Figure 6-6.Wind block (parquet) laminated flooring.
anchored to the existing slab. Shims can be used, when
necessary, to provide a level base. Strips should be
spaced no more than 16 inches on center (OC). A good
waterproof or water-vapor resistant coating on the
concrete before the treated strips are installed is usually
recommended to aid in further reducing moisture
movement. A vapor barrier, such as a 4-mil polyethylene
or similar membrane, is then laid over the anchored
1- by 4-inch wood strips and a second set of 1 by 4s
nailed to the first. Use 1 1/2-inch-long nails spaced 12
to 16 inches apart in a staggered pattern. The moisture
content of these second members should be
approximately the same as that of the strip flooring to
be applied. Strip flooring can then be installed as
When other types of finish floor, such as a resilient
tile, are used, plywood underpayment is placed over the
1 by 4s as a base.
WOOD BLOCK FLOORING
Wood block (parquet) flooring (fig. 6-6) is used to
produce a variety of elaborate designs formed by small
wood block units. A block unit consists of short lengths
of flooring, held together with glue, metal splines, or
other fasteners. Square and rectangular units are
produced. Generally, each block is laid with its grain at
right angles to the surrounding units.
Blocks, called laminated units, are produced by
gluing together several layers of wood. Unit blocks are
commonly produced in 3/4-inch thicknesses. Dimen-
sions (length and width) are in multiples of the widths
of the strips from which they are made. For example,
squares assembled from 2 1/4-inch strips are 6 3/4 by
6 3/4 inches, 9 by 9 inches, or 11 1/4 by 11 1/4 inches.
Wood block flooring is usually tongue and groove.
Flooring materials, such as asphalt, vinyl, linoleum,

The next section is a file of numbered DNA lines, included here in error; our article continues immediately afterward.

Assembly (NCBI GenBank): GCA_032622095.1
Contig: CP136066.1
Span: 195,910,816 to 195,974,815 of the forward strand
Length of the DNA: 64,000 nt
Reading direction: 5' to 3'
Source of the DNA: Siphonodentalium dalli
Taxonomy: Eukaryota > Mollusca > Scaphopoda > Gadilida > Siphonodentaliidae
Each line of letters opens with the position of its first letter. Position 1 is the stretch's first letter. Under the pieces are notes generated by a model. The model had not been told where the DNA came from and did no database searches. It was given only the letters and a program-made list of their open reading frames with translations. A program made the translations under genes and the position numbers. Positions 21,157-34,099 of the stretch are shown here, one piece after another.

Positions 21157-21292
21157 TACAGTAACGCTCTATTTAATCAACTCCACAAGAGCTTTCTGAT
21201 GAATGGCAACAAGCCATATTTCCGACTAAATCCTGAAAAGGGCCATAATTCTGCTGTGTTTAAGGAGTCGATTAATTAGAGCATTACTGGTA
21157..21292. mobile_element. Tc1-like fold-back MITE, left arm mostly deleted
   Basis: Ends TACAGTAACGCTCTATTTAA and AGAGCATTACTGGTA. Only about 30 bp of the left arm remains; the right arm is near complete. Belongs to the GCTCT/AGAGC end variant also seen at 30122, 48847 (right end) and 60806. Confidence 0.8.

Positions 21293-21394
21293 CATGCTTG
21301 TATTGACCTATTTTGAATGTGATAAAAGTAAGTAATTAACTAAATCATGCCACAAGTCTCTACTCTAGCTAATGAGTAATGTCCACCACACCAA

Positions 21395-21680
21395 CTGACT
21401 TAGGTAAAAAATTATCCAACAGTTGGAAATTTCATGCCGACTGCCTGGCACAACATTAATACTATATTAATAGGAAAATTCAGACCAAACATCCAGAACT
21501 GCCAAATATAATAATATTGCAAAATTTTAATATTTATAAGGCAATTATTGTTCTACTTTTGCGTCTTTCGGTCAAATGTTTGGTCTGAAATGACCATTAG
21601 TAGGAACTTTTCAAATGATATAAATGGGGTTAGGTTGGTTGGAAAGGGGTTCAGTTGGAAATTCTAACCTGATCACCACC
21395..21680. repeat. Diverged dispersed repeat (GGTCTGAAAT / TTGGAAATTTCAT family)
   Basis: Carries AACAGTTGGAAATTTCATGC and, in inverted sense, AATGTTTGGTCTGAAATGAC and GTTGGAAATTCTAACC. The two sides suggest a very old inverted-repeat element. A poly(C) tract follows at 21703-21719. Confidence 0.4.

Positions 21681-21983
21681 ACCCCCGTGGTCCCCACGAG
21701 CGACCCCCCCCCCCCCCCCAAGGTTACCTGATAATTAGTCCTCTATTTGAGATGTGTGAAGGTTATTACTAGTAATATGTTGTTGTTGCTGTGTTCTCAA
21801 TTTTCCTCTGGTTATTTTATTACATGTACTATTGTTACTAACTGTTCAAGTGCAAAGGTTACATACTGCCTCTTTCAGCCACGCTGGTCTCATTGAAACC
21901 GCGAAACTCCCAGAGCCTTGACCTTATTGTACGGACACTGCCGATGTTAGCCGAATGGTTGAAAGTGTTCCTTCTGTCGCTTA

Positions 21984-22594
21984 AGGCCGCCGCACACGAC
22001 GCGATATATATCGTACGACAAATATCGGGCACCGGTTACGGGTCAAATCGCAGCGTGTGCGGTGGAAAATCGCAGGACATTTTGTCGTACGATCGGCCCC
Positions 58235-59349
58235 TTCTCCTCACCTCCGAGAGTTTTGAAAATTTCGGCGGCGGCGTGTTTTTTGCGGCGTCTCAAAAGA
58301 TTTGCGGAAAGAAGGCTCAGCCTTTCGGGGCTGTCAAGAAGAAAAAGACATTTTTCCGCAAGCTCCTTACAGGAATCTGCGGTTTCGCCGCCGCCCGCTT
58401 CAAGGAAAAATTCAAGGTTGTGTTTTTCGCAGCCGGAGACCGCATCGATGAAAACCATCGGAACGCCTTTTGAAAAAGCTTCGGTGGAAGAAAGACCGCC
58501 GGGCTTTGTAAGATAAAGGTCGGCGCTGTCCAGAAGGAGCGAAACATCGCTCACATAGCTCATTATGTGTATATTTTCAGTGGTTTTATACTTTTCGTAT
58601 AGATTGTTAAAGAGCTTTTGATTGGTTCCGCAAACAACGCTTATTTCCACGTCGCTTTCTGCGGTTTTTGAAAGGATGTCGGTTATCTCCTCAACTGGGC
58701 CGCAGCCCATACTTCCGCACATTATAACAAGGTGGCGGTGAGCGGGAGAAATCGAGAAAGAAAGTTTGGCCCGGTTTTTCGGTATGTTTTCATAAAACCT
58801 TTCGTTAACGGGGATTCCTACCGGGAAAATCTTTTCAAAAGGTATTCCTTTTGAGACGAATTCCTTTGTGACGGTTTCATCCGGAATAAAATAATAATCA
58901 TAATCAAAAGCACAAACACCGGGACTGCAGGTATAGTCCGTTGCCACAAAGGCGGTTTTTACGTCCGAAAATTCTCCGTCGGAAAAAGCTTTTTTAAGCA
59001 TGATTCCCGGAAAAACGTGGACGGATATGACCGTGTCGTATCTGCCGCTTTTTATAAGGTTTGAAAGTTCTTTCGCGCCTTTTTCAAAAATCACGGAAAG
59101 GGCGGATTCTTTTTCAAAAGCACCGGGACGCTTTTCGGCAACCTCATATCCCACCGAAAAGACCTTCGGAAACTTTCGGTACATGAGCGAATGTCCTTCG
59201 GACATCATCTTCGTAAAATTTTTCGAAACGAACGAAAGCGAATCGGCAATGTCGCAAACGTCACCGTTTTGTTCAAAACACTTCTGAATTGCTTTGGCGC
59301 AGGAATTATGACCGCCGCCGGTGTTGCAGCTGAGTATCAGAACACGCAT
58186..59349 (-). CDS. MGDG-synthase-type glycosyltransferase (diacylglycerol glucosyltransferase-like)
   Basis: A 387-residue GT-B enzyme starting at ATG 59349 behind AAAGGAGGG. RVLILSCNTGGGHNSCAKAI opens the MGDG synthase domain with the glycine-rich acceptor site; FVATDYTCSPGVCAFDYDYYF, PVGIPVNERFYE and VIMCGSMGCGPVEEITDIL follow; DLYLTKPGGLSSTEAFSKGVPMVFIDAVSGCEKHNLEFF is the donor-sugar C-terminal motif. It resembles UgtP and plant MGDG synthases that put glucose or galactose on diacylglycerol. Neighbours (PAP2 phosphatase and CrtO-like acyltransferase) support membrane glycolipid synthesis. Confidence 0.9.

and rubber, usually reveal rough or irregular surfaces in
the flooring structure upon which they are laid.
Conventional subflooring does not provide a
satisfactory surface. An underpayment of plywood or
hardboard is required. On concrete floors, a special
mastic material is sometimes used when the existing
surface is not suitable as a base for the finish flooring.
An underpayment also prevents the finish flooring
materials from checking or cracking when slight
movements take place in a wood subfloor. When used
for carpeting and resilient materials, the underpayment
is usually installed as soon as wall and ceiling surfaces
Hardboard and Particleboard
Hardboard and particleboard both meet the
requirements of an underpayment board. The standard
thickness for hardboard is 1/4 inch. Particleboard
thicknesses range from 1/4 to 3/4 inch.
This type of underpayment material will bridge
small cups, gaps, and cracks. Larger irregularities
should be repaired before the underlayment is applied.
High spots should be sanded down and low areas filled.
Panels should be unwrapped and placed separately
around the room for at least 24 hours before they are
installed. This equalizes the moisture content of the
panels before they are installed.
INSTALLATION. To install hardboard or particle-
board, start atone corner and fasten each panel securely
before laying the next. Some manufacturers print a
nailing pattern on the face of the panel. Allow at least a
1/8- to 3/8-inch space next to a wall or any other vertical
surface for panel expansion.
Stagger the joints of the underpayment panel. The
direction of the continuous joints should be at right